3 DESIGN THINKING TECHNIQUES

3 Design Thinking Techniques To Run Before A Redesign

There are three design thinking techniques that provide specific, focused, and weighted feedback for anything you might be redesigning. And a big point: You’ll just need three hours.

The Speedboat

Use The Speedboat as a group/team focalized and guided critique activity. It helps understand the main pain points of the current solution, and then prioritize or weigh them.

  1. Start by drawing a speedboat in a whiteboard or a map. The boat represents our product, app, or system, so we put its name on it.
  2. Explain to the group that the ​​boat’s goal is to go as fast as possible. But… it seems like there are some anchors slowing it down.
  3. Give every participant six stickers and a thick pen. Give them seven minutes to write the six anchors (pain points) that they think that are slowing down the boat. No extra rules. This simple.
  4. When the time is up  ask every one of them  to stand up and explain which they think the main anchors are, and why.

4x4x4

You’ve just discovered their pains, but users have suffered from them for a long long time. They’ve probably already been thinking and talking about solutions. And this information is gold for you because it won’t be the final solution, but it will definitely show you how users think and what they consider a solution to their problem.

4x4x4 is a group guided brainstorming activity designed to focus on a single issue.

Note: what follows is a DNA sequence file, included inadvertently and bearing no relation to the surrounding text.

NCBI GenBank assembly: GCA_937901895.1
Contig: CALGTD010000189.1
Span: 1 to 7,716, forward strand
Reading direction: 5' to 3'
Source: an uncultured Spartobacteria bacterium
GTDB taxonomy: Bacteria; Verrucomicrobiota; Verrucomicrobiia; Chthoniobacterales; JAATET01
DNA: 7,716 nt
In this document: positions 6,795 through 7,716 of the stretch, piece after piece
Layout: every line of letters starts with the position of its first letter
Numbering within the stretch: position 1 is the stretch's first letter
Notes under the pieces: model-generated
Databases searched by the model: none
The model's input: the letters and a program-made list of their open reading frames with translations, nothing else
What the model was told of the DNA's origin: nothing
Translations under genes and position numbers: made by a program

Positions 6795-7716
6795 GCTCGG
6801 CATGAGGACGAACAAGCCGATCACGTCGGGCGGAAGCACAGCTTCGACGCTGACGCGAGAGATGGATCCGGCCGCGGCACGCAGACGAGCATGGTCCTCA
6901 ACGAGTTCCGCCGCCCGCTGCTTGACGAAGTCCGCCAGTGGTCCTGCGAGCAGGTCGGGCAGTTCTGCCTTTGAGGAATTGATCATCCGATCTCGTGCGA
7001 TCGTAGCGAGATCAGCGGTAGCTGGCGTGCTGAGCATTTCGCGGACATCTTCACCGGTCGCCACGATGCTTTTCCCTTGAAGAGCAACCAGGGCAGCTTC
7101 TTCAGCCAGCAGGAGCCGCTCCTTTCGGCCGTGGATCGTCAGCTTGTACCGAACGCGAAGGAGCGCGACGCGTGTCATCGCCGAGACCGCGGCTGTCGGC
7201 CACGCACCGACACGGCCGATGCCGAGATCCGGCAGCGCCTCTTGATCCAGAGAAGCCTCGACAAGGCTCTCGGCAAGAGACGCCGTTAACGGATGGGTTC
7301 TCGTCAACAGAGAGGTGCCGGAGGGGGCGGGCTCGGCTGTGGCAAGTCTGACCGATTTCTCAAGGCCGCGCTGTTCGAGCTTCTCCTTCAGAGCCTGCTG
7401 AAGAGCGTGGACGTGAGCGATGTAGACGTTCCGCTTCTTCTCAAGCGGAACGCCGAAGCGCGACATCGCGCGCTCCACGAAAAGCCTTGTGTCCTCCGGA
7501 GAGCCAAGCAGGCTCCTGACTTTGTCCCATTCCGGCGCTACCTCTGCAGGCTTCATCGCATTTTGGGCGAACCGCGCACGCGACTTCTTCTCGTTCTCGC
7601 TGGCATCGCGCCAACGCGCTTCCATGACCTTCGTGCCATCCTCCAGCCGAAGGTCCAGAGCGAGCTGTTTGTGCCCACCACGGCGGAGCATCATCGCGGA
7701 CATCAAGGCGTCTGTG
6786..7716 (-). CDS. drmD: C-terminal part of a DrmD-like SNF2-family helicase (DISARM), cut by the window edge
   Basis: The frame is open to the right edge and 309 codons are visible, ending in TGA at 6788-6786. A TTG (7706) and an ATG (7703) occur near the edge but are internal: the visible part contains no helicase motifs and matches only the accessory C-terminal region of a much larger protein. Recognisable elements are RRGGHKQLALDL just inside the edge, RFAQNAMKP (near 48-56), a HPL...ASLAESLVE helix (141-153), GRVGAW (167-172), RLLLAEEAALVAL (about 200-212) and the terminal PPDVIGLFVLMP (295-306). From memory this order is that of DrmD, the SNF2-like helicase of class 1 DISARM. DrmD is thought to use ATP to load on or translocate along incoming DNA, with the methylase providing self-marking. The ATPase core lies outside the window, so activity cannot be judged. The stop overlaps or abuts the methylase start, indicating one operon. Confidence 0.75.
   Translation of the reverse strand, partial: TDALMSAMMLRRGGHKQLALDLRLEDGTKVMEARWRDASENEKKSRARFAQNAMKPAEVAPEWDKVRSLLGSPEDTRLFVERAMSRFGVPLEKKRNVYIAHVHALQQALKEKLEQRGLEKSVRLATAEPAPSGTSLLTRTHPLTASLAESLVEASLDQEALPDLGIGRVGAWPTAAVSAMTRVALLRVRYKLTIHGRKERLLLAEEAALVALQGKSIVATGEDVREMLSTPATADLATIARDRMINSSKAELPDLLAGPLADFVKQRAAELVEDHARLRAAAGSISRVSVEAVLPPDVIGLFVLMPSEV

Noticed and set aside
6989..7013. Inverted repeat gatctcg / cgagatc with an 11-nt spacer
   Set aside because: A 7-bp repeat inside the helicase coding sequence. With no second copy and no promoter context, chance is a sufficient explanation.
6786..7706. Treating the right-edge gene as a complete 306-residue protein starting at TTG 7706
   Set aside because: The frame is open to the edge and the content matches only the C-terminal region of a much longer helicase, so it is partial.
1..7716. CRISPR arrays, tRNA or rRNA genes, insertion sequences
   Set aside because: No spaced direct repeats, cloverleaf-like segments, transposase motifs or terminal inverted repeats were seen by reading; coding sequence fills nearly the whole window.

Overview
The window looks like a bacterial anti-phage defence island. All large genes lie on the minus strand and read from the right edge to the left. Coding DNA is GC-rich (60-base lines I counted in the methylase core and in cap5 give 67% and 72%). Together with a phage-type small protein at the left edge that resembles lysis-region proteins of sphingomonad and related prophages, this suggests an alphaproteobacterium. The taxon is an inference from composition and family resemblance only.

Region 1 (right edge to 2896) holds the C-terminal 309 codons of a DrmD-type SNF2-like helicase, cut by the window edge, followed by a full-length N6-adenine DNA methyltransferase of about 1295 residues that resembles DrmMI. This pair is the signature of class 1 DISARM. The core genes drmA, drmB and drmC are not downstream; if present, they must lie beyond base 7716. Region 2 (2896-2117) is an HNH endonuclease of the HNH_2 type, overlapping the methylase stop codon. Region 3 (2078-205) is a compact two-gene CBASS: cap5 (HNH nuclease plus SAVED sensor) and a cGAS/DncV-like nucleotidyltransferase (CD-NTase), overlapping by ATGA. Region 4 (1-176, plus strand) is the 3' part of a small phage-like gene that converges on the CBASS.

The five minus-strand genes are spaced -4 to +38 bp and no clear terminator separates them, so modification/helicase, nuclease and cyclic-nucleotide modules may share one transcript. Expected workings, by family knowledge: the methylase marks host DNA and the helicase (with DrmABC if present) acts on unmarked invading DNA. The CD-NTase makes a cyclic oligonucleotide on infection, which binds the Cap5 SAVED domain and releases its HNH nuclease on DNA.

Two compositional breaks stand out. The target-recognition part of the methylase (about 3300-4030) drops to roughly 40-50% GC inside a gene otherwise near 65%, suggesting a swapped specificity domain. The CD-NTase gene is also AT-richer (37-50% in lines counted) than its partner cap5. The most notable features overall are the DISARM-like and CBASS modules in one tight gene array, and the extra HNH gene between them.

1. Choose the pain point or issue that you’ll attempt to solve.
  2. Give every participant four blank cards and a thick pen. Give them four minutes to generate four possible solutions to the issue.
  3. When the time is up, group the participants in pairs, because the playoff is about to start. Give every pair four minutes to choose just four of the eight cards they have now, and discard the other ones.
  4. When the time’s up, make groups of four participants and again, give them four minutes to decide which of the eight they have they want to keep. Just like a playoff.

Buy a feature

The buy a feature activity is a weighting and prioritizing group activity that will help you make selection in a more reliable way—and it’ll save you effort.

  1. Before the user group session, start listing all of your new ideas, features, concepts, and give each of them a price regarding its complexity.
  2. Now print fake money—something like Monopoly money that makes users feel like they’re playing a serious game.
  3. During the session, make user groups and give each group some fake money—but not enough to buy all of the new stuff, obviously. A good ratio is to aim that they can purchase 50 percent of the features.
  4. Give them seven minutes to decide which features they want to buy with their money. When they’re done, or the time is up, ask them to get to the “shop” (that’s you) to buy their features. Take their money, and deliver a sticker with the feature name to them. Ask them to stick it in a map.

The result

People have a deep sense of cost and savings, about what’s worth it and what isn’t, and what deserves investment and what not. And all of it comes to light in this purchase list.

This is real info. This is where your real discussion starts. Explore with the group (directly) why those have been purchased, and why others weren’t. You’ll not only understand your users better, but you’ll be able to make a proper selection.

Conclusion

Imagine you include the previous activities in a single workshop with eight users. In less than three hours you’ll get the main pain points, some curated ideas that users believe solve their main issues, and a reliable prioritization about what should come next in your product and maybe a product strategy plan. And a better and deeper understanding of the users relationship with your product/app/system.

All this in just three hours.

Via: Invisionapp


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